Colon cancer screening benefits
It is not an exciting conversation to have with your doctor, but once you reach age fifty, colonoscopies can truly be a life saver.
"Colonoscopy has been shown, since 2004, to decrease colon cancer deaths by almost three percent every year," says Jeff Michalak, gastroenterologist with Mercy Medical Center.
Colonoscopies are one of the best ways to screen for colon cancer. They take very little time to conduct, less than a half hour, and they do not need to be conducted frequently.
"If there's nothing found, and there's no alarm symptoms or no polyps, they can get screened every ten years with a colonoscopy," says Michalak. "There are other modalities for colon cancer screening, however the colonoscopy is the best one because it can be diagnostic, and therapeutic if we find those precursor lesions."
Colonoscopies can identify other medical conditions as well, including heart murmurs or reactions to medicines. This is because patients are in the presence of so many medical personnel, and several people are keeping an eye on them.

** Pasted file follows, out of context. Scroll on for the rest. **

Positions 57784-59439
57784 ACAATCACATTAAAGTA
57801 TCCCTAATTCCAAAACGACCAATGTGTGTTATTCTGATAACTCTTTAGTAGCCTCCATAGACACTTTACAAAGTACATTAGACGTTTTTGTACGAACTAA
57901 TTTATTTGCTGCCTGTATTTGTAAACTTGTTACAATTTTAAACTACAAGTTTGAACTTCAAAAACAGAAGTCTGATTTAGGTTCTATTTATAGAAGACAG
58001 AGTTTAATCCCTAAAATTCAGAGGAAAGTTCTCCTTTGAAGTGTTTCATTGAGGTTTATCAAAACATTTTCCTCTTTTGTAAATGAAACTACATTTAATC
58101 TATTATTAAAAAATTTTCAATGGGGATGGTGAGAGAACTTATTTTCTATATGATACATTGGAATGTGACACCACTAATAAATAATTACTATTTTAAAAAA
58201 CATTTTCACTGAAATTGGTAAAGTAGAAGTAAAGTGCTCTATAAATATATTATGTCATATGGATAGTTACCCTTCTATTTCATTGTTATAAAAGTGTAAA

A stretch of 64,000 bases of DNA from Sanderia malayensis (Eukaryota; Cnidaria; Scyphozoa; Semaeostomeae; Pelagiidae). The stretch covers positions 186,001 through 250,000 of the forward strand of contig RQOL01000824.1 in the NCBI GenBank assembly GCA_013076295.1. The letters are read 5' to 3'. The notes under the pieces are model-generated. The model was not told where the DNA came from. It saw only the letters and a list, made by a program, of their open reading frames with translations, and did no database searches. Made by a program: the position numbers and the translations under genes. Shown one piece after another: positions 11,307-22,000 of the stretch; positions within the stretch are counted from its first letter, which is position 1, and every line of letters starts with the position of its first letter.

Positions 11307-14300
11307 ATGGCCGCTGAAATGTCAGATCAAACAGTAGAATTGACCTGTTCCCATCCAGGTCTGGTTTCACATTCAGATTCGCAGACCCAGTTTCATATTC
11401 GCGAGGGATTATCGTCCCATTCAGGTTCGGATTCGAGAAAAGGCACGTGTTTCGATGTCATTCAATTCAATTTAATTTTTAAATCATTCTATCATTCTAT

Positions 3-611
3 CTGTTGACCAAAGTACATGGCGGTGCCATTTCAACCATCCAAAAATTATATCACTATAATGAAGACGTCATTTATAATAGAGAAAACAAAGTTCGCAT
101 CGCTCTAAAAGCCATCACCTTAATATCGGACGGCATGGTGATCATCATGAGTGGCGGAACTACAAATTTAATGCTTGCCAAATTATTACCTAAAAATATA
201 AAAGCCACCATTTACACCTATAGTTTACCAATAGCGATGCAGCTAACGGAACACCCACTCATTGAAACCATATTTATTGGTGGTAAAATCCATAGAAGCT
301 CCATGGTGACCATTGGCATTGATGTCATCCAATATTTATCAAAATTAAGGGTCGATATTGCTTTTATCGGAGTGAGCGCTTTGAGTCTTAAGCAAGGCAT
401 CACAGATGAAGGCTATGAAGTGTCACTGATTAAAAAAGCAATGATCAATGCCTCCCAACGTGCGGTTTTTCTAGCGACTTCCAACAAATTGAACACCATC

"Patients are usually seen by the anesthesia team, as well as the nursing staff and myself," says Michalak. "And so just by being seen by anybody in the medical field we can see various different things, for example a side effect to medication, some sort of a heart problem, we put them on a monitor, so various things can be detected that day as well."
But in the end, it's the goal of saving lives that keep the medical community going.
"By people undergoing these screenings at the appropriate time interval, we can detect these growths sooner, and prevent colon cancer death," says Michalak.